After decades of rising child obesity rates, New Zealand may have finally turned a corner - at least when it comes to preschoolers. In part two of a five-part series on children's health, the Herald looks at tentative gains in tackling obesity - including a promising discovery about children's sleep patterns.
People who work in childhood obesity in New Zealand are used to relentless, bleak statistics.
When Kiwi kids start school, a third of them are overweight or obese. Those rates have been rising for decades, and carry on into adulthood, leading to chronic health conditions and stretching the public health system.
But researchers poring over data recently had a minor cause for celebration.
"Around 2010 there was a change," said Professor Wayne Cutfield, paediatric endocrinologist from Auckland Hospital and the University of Auckland's Liggins Institute.
"That increase in childhood obesity has now plateaued and slightly dipped over the last eight to 10 years.
"It has occurred across all ethnicities, and that includes Māori and Pasifika. It has occurred across the affluence divide. And it has occurred across the country."
The change was unique to New Zealand.
"Our rates of obesity are still high," said Cutfield. "But this change in behaviour, which is the most promising and exciting thing, hasn't been reported before across a whole country.
"There have been reports in little pockets of a country, like in a city or a town or a certain ethnic group, in the US and the UK and Australia, but not across an entire country like this, not across the affluence divide, not across all ethnicities."
No one yet knows why it happened. But researchers have begun their detective work.
They know the rate of overweight mothers has not fallen, so the change must be occurring after birth. There are some initial areas of interest. More New Zealand kids are going to early childhood centres, where they are more likely to get healthy meals or get an intervention if they are gaining weight. Changes in television advertising about junkfood could also be a factor.
The trend was limited to preschoolers, and obesity rates are still rising among New Zealand schoolkids. Around 101,000 children, or 12 per cent, of children aged 2 to 14 are obese - up from 8 per cent 10 years ago.
But in an area which has long been an embarrassment for New Zealand, the change in obesity rates has generated some optimism in an often-disheartening field. And because it is occurring at the early stages of life, it could have a ripple effect through to school-age children and adults.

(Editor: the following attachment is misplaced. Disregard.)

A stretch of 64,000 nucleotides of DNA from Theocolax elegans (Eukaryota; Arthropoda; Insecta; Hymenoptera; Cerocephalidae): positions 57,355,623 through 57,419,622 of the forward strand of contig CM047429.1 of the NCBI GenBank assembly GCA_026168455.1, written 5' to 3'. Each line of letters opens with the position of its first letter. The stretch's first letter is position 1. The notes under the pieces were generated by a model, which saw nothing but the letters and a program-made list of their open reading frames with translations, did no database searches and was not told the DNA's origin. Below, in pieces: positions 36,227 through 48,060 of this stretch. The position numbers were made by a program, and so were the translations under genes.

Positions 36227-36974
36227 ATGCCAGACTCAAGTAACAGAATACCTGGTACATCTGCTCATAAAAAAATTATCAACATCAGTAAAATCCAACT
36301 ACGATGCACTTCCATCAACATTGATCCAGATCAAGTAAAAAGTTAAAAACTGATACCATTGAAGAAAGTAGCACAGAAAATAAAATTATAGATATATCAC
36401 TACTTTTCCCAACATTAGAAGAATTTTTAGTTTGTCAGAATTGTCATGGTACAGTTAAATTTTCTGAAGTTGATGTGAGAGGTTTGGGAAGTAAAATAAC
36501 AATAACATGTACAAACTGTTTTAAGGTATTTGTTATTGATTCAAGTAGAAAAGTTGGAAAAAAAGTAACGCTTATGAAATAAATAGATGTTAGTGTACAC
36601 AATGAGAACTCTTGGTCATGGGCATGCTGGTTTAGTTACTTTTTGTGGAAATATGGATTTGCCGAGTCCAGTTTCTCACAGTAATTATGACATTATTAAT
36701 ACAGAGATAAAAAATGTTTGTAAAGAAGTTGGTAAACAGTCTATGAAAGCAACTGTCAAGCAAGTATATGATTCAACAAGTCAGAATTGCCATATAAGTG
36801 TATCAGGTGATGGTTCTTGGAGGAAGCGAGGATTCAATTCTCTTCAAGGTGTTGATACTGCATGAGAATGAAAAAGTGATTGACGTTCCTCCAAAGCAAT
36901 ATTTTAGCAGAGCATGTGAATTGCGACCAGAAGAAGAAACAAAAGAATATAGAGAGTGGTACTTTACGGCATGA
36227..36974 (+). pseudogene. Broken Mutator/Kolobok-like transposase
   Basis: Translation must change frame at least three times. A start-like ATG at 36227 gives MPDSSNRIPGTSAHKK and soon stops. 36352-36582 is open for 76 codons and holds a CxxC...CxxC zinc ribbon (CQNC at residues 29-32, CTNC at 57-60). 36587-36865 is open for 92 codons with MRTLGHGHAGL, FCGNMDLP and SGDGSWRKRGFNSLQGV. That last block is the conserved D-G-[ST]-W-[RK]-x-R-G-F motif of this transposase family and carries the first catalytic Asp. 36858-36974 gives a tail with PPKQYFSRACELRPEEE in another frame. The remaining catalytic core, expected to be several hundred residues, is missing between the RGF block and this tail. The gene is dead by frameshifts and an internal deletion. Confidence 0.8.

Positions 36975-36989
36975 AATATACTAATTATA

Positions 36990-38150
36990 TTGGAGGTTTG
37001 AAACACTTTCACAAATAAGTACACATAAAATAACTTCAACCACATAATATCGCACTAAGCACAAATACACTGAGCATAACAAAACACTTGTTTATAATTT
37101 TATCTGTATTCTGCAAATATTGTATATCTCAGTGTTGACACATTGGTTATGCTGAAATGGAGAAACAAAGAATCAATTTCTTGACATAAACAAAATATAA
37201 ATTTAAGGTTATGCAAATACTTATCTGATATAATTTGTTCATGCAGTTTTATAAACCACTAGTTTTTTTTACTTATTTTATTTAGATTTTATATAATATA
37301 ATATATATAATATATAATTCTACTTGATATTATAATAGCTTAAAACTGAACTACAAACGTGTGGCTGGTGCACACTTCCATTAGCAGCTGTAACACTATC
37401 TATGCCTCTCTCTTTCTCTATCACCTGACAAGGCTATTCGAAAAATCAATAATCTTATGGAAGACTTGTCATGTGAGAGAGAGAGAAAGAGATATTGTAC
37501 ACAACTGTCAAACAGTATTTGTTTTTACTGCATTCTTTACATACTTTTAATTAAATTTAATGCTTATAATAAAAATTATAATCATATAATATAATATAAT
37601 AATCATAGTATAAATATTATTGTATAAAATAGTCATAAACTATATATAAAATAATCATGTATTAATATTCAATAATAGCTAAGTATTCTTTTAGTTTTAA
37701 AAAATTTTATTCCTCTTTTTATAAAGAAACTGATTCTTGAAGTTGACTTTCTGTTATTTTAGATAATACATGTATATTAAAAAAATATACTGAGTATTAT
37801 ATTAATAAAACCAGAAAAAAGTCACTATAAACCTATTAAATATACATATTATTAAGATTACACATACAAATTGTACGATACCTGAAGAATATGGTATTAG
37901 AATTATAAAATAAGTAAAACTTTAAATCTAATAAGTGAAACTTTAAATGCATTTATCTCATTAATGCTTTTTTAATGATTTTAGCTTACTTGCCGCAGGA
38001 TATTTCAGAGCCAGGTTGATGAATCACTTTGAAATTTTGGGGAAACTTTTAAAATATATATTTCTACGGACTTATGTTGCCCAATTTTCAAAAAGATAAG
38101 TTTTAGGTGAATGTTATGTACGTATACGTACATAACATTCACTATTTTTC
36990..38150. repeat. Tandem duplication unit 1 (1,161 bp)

If researchers can pinpoint what led to the falling obesity rate among preschoolers, it could possibly be replicated at other age-groups.
Poverty, not culture, the main factor
It is often assumed that cultural factors have the biggest influence on New Zealand's child obesity rates, because prevalence is higher in Maori and Pacific communities.
But the biggest single factor in obesity rates is deprivation. If poverty levels were removed from the equation, obesity rates between all ethnicities in New Zealand would be similar.
Families on low incomes are less likely to be able to afford fruit and vegetables, more likely to purchase fast food, and more likely to watch a lot of television. They generally have less time and less structured lives which makes it harder to have healthy habits or provide nutritious meals for their children.
This means that child obesity rates are unlikely to fall significantly in New Zealand until poverty levels are reduced - something the Government is trying to address through its child poverty targets.
While deprivation is the single most important factor, there are promising fields of research and regional initiatives which could contribute to lowering New Zealand's obesity rates.
'Sick to death of nutrition messages'
One of the newest areas of interest is whether kids are getting enough sleep. It is already well known that poor sleeping patterns in childhood are a risk factor for obesity.